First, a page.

Pregnant deaths in the U.S. surge in first year of coronavirus pandemic

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The average mortality rate increased by 16%, and the maternal mortality rate increased by 18.4%.

In 2020, the U.S. death rate rose 16%, but the mortality rate for pregnant women was higher at 18.4%. [사진=게티이미지뱅크]

In 2020, the first year of the COVID-19 pandemic, the death rate for pregnant women in the United States rose sharply, a study found. According to the latest data from the National Center for Health Statistics (NCHS), the U.S. mortality rate increased by 16% overall in 2020, but the mortality rate for pregnant women surpassed that figure by 18.4%. This is the content reported on the 4th (local time) by ‘Health Day’, a US health medicine webzine, on a research paper by an American researcher who analyzed this in detail and published it in the JAMA Network Open.

Marie Thomas, a professor of family science at the University of Maryland School of Public Health, and Eugene Deklerk, a professor of health science at Boston University, compared maternal mortality rates between March 2018 and March 2020 and April-December 2020, when the pandemic began in the United States. . As a result, the maternal mortality rate was about 33% and the late maternal mortality rate was about 41%, showing a sharp increase. In particular, for black women, the already quite high rate increased by 40%, and for Hispanic women, the previously low rate increased by 74%.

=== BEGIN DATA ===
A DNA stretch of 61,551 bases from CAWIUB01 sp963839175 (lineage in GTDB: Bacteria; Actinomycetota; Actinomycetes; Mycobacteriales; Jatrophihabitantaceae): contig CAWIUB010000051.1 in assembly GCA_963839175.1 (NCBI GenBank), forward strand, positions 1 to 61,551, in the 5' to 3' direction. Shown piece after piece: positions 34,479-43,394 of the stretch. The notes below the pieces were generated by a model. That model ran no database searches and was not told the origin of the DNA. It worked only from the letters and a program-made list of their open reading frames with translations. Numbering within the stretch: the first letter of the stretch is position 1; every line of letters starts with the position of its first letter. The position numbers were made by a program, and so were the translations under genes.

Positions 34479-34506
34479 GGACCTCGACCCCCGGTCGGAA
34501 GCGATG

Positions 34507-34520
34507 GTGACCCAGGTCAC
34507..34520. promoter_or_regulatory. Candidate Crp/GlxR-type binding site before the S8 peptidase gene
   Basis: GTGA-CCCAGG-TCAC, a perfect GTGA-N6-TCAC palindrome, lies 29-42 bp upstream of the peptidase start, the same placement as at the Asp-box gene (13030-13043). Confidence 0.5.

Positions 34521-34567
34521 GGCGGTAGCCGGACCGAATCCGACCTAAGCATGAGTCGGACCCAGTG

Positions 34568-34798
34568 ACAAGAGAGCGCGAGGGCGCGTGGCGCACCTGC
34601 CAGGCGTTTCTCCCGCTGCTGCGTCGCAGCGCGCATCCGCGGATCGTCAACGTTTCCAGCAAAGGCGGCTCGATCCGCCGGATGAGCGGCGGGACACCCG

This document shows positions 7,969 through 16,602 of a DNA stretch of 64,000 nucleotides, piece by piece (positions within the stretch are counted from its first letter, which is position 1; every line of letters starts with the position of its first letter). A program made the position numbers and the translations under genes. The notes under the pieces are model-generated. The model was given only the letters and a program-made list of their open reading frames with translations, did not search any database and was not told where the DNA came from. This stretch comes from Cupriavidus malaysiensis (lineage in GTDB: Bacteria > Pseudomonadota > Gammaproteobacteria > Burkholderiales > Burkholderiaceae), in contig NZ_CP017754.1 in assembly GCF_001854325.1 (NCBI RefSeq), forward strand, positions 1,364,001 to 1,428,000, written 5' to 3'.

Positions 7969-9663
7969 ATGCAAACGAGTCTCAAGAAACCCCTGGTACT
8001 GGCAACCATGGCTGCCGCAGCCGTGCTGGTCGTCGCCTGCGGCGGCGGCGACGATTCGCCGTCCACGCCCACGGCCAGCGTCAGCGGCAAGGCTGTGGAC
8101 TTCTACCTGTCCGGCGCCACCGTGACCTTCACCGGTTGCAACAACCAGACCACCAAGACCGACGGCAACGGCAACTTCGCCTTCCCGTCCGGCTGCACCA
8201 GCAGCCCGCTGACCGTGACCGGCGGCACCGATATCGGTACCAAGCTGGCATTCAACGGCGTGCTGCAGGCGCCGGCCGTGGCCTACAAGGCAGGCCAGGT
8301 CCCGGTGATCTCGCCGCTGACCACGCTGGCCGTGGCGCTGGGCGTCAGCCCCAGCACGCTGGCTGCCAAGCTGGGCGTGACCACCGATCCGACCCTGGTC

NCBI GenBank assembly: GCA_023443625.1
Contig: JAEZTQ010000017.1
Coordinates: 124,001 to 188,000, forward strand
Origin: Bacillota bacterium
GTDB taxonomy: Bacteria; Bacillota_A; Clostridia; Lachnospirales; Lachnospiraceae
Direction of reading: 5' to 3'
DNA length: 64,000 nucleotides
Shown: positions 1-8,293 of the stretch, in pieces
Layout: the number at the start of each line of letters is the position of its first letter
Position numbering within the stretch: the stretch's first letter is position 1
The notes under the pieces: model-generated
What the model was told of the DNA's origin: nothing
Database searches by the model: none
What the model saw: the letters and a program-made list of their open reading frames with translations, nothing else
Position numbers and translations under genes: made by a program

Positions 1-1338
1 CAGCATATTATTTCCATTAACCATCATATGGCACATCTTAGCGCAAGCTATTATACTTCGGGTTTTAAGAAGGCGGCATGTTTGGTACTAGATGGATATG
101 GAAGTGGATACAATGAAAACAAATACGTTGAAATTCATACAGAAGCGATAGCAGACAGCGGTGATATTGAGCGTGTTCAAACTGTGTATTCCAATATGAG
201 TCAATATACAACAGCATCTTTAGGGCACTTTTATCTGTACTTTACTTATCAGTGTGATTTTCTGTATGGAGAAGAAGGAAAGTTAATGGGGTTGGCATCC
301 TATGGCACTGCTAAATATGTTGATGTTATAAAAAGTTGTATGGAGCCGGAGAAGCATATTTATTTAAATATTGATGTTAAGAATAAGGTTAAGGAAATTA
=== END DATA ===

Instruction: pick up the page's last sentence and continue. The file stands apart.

“This is higher than the overall excess mortality rate for 2020,” Thomas said. “For the first time in more than a decade, the maternal mortality rate among Hispanic women is higher than that of white non-Hispanic women,” said Professor Declerk.

In fact, the secondary cause of death in 15% of pregnant women who died in the nine months of 2020 was recorded as coronavirus. In terms of race, it corresponds to 32% of Hispanics, 13% of blacks, and 7% of whites.

Most of the increase in maternal deaths was linked to respiratory or viral infections related to COVID-19 or to diabetes and heart disease exacerbated by the coronavirus. The researchers believe that there may be undetected risk factors due to delayed prenatal care during the epidemic. Professor Toma said, “The situation can be improved as vaccinations are implemented in 2021 and postpartum care for mothers has been expanded through health insurance reform,” he said.

The paper can be found at the following link (https://jamanetwork.com/journals/jamanetworkopen/fullarticle/2793640).

By Han Gun-pil, reporter [email protected]

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